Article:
A lof of spells (Cipher, Wizard, etc.) damage 'anyone' in the line of fire / in AoE range. But very rare is the case enemies will line up nicely or let themselves be controlled in such a way that these spells can be fired without hitting someone from my party as well. So the question is: Should I just fire them anyway and don't mind the damage I do to my own guys, or is there some scenario where wizards, ciphers etc. are suddenly front line material and have only enemies in front of them and nobody in-between?

 

I guess in large battlefields, you could build one front line and then position your casters to flank the enemy, but that hardly ever works in practice. Usually some enemies always break formation and attack my casters if they're too close. Casting something like Mind Lance really seems impossible without hitting your own. And it's almost never worth the hassle of positioning: If I can't even seriously damage enemies with a fireball in a way the fight is over that much quicker, I really don't know if I should take wizards of ciphers and the like at all into my party...

Hi endolex. I see that you're a backer, so hopefully that means you paid attention to the sort of games that PoE set out to succeed, such as BG, IWD and PS:T. All of those games included friendly fire, just as did the tabletop RPG they were based after, Dungeons and Dragons. At the time, the thought of a someone standing in the middle of a fireball spell and not having a risk of getting charred was unthinkable, regardless of who may have cast said fireball.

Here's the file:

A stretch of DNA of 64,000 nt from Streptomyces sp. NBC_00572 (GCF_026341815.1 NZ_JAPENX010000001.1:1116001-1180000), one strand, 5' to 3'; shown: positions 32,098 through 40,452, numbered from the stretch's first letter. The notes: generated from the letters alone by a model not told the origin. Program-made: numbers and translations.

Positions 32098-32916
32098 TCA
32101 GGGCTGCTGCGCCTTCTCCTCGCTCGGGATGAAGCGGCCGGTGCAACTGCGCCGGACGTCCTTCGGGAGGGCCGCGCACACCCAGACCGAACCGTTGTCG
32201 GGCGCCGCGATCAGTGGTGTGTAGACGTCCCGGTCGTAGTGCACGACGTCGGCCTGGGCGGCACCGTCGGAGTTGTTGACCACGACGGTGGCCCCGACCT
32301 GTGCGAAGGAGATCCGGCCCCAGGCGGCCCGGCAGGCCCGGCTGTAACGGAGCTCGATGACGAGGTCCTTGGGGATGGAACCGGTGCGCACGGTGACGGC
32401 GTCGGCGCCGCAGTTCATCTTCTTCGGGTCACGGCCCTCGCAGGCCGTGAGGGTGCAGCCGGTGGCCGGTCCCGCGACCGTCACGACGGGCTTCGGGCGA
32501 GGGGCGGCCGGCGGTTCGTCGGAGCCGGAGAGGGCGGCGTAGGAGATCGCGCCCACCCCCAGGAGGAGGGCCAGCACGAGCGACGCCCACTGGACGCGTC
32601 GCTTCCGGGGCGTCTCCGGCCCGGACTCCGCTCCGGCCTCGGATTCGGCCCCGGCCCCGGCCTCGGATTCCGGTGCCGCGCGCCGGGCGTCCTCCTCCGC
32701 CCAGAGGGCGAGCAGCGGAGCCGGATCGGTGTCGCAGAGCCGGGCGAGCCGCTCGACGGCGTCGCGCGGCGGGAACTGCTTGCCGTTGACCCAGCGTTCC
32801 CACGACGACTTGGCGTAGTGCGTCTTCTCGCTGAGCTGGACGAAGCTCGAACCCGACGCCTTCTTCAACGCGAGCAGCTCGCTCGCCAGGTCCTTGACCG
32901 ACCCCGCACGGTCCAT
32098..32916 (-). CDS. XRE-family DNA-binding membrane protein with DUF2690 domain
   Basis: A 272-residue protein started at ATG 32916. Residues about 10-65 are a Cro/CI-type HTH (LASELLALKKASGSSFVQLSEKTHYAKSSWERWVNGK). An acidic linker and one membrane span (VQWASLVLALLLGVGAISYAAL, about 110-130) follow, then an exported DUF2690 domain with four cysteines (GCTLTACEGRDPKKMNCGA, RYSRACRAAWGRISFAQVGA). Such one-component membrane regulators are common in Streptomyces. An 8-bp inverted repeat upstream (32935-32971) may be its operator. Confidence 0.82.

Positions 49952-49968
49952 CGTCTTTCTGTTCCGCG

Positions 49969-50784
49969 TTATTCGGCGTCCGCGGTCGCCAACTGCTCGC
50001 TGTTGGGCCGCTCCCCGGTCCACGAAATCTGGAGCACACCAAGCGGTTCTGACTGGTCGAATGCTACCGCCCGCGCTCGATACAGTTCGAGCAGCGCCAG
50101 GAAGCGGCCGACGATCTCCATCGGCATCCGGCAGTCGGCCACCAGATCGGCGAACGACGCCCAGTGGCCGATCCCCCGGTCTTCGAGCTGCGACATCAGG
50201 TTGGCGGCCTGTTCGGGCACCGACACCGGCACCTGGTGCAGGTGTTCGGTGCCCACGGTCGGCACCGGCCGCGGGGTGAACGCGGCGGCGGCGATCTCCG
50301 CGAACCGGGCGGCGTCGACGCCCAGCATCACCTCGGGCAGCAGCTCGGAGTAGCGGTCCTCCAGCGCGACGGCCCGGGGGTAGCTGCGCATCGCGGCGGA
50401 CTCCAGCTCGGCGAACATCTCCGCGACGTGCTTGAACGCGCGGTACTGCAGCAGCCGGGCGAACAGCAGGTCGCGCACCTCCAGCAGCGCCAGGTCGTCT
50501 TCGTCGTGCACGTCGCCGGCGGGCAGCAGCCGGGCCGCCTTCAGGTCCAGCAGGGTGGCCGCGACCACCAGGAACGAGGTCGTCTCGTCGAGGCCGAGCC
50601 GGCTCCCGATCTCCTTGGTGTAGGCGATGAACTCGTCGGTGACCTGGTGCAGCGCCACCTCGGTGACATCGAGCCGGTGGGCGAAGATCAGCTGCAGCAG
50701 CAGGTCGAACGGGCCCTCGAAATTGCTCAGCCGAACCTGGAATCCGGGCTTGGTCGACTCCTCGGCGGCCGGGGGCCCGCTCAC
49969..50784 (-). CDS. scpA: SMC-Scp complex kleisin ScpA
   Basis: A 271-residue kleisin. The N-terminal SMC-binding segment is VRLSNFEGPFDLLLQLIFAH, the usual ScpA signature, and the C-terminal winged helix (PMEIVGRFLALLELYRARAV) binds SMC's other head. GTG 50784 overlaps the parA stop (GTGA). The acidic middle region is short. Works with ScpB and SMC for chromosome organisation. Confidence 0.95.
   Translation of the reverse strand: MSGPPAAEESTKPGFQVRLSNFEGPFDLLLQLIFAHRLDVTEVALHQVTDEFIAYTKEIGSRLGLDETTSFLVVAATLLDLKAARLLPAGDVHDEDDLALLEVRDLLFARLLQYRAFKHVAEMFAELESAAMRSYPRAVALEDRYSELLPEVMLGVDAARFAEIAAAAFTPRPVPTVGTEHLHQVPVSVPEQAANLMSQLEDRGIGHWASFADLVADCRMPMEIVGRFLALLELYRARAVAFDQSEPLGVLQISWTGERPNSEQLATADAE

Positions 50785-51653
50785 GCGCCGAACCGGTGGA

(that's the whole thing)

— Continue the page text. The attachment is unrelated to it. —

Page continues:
I realize games like Dragon Age 2 and Inquisition have dulled our sensibilities to the logical manner in which many of these spells and effect should work, but yeah, Pillars of Eternity is getting back to its roots in this regard. And gods bless Obsidian that this is the case.

 

I think with a little time you will adjust and adapt and become effective with the system, just as so many of us have. ;)

"Now to find a home for my other staff."
My Project Eternity Interview with Adam Brennecke